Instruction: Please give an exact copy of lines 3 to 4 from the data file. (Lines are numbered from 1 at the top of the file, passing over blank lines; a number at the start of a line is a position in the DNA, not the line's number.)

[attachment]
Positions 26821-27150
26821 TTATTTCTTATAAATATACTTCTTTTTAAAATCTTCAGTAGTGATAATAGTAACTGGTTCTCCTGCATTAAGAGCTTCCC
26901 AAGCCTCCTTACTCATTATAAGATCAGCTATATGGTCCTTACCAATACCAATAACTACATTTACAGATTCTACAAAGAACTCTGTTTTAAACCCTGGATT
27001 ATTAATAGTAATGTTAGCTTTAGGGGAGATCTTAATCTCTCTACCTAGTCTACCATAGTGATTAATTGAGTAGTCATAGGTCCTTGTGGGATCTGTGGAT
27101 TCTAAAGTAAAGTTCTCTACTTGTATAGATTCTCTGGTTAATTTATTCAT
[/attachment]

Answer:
26901 AAGCCTCCTTACTCATTATAAGATCAGCTATATGGTCCTTACCAATACCAATAACTACATTTACAGATTCTACAAAGAACTCTGTTTTAAACCCTGGATT
27001 ATTAATAGTAATGTTAGCTTTAGGGGAGATCTTAATCTCTCTACCTAGTCTACCATAGTGATTAATTGAGTAGTCATAGGTCCTTGTGGGATCTGTGGAT